This is my first winter in Southern Oregon, and walking recently on my property brought an interesting find: a deer horn. Just one. I showed it to my 12-year-old son, and he said it was a deer horn and that you can "hunt" for horns in the winter because that's when they are shed. He said you can keep what you want and don't need any license or have to report what you get. I have lived a rather successful life by not taking the advice of anyone younger than the age of 35, but is this an exception? Can I "horn hunt" on my property?
— Jason, via email
Well, Jason, like most 12-year-olds, your kid has it partially right.
Technically, you can't "horn hunt" because horns are not shed annually by the animals that have them — think bulls — so there's nothing to hunt.
Antlers, on the other hand, are shed by animals such as deer and elk in the winter, and they can be "hunted" without a license.
In fact, shed hunting is a rather popular mid-winter endeavor among people who like a good reason to traipse around in the woods outside of regular hunting seasons in search of these impressive appendages.
Deer shed their antlers anytime from December to March, with elk dropping their antlers in late March so they can grow new ones each year.
Shed antlers can be a fine find, with some elk antlers weighing as much as 40 pounds, according to the Oregon Department of Fish and Wildlife.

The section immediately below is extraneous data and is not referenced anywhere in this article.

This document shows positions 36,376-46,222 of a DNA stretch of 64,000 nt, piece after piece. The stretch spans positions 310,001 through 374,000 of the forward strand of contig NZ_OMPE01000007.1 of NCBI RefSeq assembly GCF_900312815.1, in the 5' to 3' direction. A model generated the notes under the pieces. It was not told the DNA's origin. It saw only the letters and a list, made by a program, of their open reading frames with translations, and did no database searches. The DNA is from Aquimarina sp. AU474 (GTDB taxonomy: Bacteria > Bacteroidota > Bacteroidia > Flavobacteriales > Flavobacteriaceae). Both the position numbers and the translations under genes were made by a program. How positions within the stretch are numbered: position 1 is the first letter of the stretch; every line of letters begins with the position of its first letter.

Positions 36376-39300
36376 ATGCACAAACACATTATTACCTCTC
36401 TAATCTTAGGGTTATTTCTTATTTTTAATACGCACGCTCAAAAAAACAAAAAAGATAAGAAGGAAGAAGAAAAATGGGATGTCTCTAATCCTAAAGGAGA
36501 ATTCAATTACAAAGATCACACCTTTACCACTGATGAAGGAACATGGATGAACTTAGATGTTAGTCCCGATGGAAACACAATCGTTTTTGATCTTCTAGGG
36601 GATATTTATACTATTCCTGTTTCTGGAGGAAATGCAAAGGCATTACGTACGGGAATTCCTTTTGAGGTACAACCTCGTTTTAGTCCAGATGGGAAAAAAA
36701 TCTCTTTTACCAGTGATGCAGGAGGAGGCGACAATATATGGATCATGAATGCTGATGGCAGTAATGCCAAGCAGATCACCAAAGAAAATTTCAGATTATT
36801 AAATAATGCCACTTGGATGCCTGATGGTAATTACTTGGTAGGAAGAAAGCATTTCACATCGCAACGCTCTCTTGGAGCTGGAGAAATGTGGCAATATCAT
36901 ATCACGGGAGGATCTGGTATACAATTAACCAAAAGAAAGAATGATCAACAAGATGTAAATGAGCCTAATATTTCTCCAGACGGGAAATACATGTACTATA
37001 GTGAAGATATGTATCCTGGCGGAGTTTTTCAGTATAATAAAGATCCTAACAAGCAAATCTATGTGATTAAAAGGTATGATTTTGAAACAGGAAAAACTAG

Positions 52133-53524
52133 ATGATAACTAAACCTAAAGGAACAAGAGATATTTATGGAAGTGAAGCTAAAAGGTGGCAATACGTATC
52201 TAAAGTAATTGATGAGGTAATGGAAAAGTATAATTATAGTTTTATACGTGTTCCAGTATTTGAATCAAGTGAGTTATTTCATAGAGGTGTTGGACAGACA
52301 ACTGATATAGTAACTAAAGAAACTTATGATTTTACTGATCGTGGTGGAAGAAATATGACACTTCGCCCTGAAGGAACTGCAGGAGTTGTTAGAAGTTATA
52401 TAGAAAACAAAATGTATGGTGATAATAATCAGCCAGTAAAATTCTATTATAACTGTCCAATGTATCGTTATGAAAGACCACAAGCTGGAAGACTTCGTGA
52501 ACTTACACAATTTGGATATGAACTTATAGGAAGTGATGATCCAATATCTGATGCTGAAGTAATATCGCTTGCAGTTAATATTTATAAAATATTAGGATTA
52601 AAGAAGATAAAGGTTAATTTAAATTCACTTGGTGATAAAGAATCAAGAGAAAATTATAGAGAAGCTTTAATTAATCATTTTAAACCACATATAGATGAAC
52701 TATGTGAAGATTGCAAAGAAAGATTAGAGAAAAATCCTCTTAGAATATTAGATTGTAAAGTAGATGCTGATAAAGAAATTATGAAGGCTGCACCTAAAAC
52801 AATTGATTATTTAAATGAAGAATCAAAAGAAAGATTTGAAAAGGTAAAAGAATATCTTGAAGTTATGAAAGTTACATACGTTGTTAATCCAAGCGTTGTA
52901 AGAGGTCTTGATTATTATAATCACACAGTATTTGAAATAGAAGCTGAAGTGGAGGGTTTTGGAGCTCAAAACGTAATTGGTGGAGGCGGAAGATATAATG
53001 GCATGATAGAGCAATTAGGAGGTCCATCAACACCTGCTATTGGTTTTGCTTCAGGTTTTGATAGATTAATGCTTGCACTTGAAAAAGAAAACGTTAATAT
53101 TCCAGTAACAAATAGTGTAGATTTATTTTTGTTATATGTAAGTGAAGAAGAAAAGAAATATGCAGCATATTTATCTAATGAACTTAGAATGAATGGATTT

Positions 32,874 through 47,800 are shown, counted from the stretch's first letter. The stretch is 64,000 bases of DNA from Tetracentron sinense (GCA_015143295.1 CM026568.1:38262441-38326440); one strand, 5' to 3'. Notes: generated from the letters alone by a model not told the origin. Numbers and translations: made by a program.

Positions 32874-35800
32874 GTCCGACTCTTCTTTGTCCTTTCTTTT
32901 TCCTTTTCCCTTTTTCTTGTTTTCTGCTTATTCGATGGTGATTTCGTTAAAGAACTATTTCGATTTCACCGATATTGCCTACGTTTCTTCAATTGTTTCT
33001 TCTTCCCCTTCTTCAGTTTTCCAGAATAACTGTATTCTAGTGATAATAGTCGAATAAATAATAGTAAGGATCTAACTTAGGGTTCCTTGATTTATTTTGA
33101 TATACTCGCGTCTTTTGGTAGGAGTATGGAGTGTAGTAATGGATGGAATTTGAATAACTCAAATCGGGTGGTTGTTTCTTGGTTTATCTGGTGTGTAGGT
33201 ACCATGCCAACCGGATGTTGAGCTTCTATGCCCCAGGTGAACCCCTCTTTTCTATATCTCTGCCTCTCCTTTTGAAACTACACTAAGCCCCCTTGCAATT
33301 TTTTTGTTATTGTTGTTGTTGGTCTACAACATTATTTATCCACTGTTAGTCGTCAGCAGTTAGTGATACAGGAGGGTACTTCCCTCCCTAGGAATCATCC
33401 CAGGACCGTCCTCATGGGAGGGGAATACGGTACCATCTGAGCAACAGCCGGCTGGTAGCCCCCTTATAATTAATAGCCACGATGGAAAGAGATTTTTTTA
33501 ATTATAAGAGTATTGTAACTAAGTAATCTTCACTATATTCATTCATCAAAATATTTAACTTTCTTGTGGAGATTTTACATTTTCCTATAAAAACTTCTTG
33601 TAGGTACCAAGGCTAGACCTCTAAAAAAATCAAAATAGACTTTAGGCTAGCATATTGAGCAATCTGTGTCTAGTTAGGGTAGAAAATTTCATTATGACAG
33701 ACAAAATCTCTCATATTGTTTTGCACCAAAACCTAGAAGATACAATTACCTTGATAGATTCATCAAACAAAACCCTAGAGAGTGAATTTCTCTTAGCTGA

You don't need a license and you don't need to report the sheds you find. There's even an Oregon Shed Antlers group that helps promote shed-hunting ethics.
OSH, Oregon Department of Fish and Wildlife and Oregon State Police collectively urge shed hunters to minimize disturbance of wintering big-game herds and hunt sheds without bringing along your dogs, because they can harass wildlife, which is illegal in Oregon.
Also, don't keep hunting the same spot daily, because deer and elk that use one particular area — they dropped an antler there, so you know it's a place they like — won't use it while you're there. You might unknowingly keep them from finding winter forage they need.
Respect seasonal road-closures, don't drive off roads, and don't trespass onto private property.
Send questions to "Since You Asked," Mail Tribune Newsroom, P.O. Box 1108, Medford, OR 97501; by fax to 541-776-4376; or by email to email@example.com.